Iraq on Monday offered to mediate between Ukraine and Russia to try and find an end to the war in Europe, but Ukraine’s top diplomat rejected the offer during a rare visit to Baghdad. – Associated Press

The Group of Seven nations vowed to support Ukraine for “as long as it takes” in its fight against Russian forces, while also calling for greater engagement with China to stabilize relations with the world’s second-biggest economy. – Bloomberg

Russian President Vladimir Putin visited troops in two occupied regions of Ukraine, according to video shown Tuesday on state TV. – Bloomberg

The House unanimously approved a resolution on Monday that condemns Russia for downing a U.S. Air Force drone over the Black Sea last month. – The Hill

Editorial: Ms. Kara-Murza recalled that her husband worked as a journalist but in 2012 discovered he had been barred from the Russian Embassy in Washington, a retaliatory move because of his public support of the Magnitsky Act. “He decided, well, I’ve got things to say and I will continue,” and plunged deeper into politics. Hopefully, he will continue to have things to say — the unvarnished truth — and say it in freedom. There is much to do to rescue Russia’s freedom, too. – Washington Post

Luke Coffey writes: If Ukrainians are successful at cutting the land bridge, the next step would likely be entering the peninsula itself. Russia knows this, and satellite imagery shows new antitank obstacles and fortified trenches being constructed across Crimea. All Kyiv needs is Western weapons and munitions. For the sake of stability—within and outside the region—let’s give Ukraine the tools it needs to get the job done now. – Wall Street Journal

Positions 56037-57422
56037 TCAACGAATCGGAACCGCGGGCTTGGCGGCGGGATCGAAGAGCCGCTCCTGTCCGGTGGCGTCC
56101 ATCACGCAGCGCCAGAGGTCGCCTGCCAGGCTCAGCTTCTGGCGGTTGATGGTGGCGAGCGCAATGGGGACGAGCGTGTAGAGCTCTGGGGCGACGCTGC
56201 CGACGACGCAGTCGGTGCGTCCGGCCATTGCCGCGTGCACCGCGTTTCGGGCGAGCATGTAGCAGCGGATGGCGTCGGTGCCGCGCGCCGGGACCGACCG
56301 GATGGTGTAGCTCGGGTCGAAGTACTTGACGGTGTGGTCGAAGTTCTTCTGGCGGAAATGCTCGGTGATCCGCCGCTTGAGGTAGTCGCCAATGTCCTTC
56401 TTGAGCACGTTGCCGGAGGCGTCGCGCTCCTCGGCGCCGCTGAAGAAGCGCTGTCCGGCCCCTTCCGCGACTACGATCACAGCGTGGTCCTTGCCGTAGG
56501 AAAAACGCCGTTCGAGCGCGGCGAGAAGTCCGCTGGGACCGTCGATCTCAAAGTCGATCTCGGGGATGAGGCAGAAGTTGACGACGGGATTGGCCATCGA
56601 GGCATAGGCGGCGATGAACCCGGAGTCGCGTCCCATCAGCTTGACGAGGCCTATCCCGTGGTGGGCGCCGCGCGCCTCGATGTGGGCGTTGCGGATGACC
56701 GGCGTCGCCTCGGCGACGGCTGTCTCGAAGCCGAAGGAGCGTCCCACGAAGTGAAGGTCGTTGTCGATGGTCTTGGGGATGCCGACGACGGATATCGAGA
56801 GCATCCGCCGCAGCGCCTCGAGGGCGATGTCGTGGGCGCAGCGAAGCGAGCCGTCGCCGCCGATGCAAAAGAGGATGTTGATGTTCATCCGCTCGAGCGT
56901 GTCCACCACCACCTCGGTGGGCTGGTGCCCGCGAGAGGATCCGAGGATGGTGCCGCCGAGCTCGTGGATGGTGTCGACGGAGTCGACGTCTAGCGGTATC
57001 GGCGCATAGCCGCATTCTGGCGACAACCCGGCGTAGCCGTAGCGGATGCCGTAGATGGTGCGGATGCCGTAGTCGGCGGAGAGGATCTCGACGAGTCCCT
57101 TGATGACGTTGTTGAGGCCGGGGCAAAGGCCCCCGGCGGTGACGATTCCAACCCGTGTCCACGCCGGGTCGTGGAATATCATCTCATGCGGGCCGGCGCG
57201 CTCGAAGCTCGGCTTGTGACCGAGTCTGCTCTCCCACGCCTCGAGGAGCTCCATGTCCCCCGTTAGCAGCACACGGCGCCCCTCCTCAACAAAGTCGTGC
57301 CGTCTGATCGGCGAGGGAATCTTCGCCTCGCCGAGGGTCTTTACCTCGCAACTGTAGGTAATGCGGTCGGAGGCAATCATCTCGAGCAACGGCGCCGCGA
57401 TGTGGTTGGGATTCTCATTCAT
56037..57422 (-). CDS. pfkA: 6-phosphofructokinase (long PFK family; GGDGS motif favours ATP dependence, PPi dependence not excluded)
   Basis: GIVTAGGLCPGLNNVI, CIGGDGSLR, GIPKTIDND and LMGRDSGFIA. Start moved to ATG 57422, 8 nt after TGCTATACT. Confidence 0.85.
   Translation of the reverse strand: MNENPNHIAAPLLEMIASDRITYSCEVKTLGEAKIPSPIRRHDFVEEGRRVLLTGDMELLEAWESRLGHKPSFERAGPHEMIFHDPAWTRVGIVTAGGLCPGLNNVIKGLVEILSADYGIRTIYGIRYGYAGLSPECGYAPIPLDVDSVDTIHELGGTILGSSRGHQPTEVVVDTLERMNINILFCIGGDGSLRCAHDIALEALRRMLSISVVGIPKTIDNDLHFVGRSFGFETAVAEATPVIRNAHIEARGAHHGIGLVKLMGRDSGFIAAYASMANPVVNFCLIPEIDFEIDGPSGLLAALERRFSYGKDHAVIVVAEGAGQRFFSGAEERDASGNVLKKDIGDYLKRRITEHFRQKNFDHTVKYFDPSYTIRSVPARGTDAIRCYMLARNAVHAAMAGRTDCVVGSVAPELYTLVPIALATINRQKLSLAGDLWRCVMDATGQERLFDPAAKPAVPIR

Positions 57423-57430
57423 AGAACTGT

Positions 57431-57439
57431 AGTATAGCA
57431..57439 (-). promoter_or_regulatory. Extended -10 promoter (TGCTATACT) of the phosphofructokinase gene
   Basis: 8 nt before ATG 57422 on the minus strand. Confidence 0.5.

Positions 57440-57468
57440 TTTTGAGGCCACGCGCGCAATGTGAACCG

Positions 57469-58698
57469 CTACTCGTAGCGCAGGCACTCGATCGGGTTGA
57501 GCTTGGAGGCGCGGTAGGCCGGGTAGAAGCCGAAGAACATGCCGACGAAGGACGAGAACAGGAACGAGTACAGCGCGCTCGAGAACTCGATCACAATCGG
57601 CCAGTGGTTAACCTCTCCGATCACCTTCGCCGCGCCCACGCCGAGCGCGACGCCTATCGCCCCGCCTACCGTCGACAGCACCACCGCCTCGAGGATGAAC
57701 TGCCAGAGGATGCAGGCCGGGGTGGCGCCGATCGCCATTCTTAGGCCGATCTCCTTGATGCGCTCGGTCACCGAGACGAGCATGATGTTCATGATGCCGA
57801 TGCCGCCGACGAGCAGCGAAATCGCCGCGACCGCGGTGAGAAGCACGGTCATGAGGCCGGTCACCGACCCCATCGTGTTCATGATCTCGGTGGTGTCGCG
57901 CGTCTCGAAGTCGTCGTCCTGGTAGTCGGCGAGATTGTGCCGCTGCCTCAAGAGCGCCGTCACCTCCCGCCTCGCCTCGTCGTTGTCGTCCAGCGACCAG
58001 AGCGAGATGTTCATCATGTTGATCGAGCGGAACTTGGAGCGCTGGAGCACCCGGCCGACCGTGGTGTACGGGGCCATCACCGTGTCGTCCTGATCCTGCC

Brian Michael Jenkins writes: Dissent is effectively suppressed. People cannot freely express themselves. It is not clear whether reminders of past glories can detract attention from Russia’s dismal performance in Ukraine. And while patriotic displays and Prokofiev’s music may stir the hearts of older Russians (just as the Star Spangled Banner evokes deeper meaning to septuagenarian American veterans), 20-somethings in Moscow, like their counterparts in the United States, may not be so moved. At the same time, this should not lead us to conclude that there is in Russia a vast seething underground of discontent. – The Hill

Alexander J. Motyl writes: And without a convincing pretext for a coup — such as defeat in war — Putin’s opponents will lack the courage and determination to topple Russia’s malevolent dictator. Peace, in other words, is possible only if Ukraine wins and Putin leaves. Even then, reaching a lasting settlement with a post-Putin Russia won’t be easy, but it will be possible. Anything else leads to dead ends that will drag out the war, kill civilians, and harm every state’s core interests. – The Hill

Thomas Kent writes: To maintain an enduring audience for the US messages, however, much depends on the promotional muscle behind them. Winning eyeballs on social networks requires a marketing investment, and the ability to target certain videos to the population segments where they will be most effective. If the videos are to have a continuing effect, the US must make sure they are seen. – Center for European Policy Analysis


Israeli Prime Minister Benjamin Netanyahu said on Monday that normalizing relations with Saudi Arabia would be a “giant leap” towards ending the Arab-Israeli conflict. – Reuters